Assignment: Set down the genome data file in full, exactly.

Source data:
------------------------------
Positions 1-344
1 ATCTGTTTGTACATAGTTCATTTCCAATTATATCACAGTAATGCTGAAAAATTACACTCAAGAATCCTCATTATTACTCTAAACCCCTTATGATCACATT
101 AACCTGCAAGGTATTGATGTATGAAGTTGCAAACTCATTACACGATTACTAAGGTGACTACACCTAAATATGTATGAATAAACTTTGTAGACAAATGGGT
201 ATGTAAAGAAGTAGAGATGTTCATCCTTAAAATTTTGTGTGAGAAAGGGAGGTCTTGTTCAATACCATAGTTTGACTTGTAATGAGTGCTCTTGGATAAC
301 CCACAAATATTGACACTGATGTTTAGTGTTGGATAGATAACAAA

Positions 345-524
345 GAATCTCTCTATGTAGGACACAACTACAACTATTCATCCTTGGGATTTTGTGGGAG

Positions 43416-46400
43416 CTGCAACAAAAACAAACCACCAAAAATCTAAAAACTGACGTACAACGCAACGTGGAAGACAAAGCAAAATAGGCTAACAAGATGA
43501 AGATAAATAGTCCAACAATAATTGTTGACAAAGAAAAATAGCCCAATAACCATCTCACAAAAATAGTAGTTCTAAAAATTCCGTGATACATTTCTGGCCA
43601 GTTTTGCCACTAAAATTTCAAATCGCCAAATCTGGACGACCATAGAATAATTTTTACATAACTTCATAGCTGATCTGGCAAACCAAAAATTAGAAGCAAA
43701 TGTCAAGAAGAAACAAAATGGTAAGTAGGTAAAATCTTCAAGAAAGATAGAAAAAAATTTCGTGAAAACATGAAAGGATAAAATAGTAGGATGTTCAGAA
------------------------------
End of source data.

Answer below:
Positions 1-344
1 ATCTGTTTGTACATAGTTCATTTCCAATTATATCACAGTAATGCTGAAAAATTACACTCAAGAATCCTCATTATTACTCTAAACCCCTTATGATCACATT
101 AACCTGCAAGGTATTGATGTATGAAGTTGCAAACTCATTACACGATTACTAAGGTGACTACACCTAAATATGTATGAATAAACTTTGTAGACAAATGGGT
201 ATGTAAAGAAGTAGAGATGTTCATCCTTAAAATTTTGTGTGAGAAAGGGAGGTCTTGTTCAATACCATAGTTTGACTTGTAATGAGTGCTCTTGGATAAC
301 CCACAAATATTGACACTGATGTTTAGTGTTGGATAGATAACAAA

Positions 345-524
345 GAATCTCTCTATGTAGGACACAACTACAACTATTCATCCTTGGGATTTTGTGGGAG

Positions 43416-46400
43416 CTGCAACAAAAACAAACCACCAAAAATCTAAAAACTGACGTACAACGCAACGTGGAAGACAAAGCAAAATAGGCTAACAAGATGA
43501 AGATAAATAGTCCAACAATAATTGTTGACAAAGAAAAATAGCCCAATAACCATCTCACAAAAATAGTAGTTCTAAAAATTCCGTGATACATTTCTGGCCA
43601 GTTTTGCCACTAAAATTTCAAATCGCCAAATCTGGACGACCATAGAATAATTTTTACATAACTTCATAGCTGATCTGGCAAACCAAAAATTAGAAGCAAA
43701 TGTCAAGAAGAAACAAAATGGTAAGTAGGTAAAATCTTCAAGAAAGATAGAAAAAAATTTCGTGAAAACATGAAAGGATAAAATAGTAGGATGTTCAGAA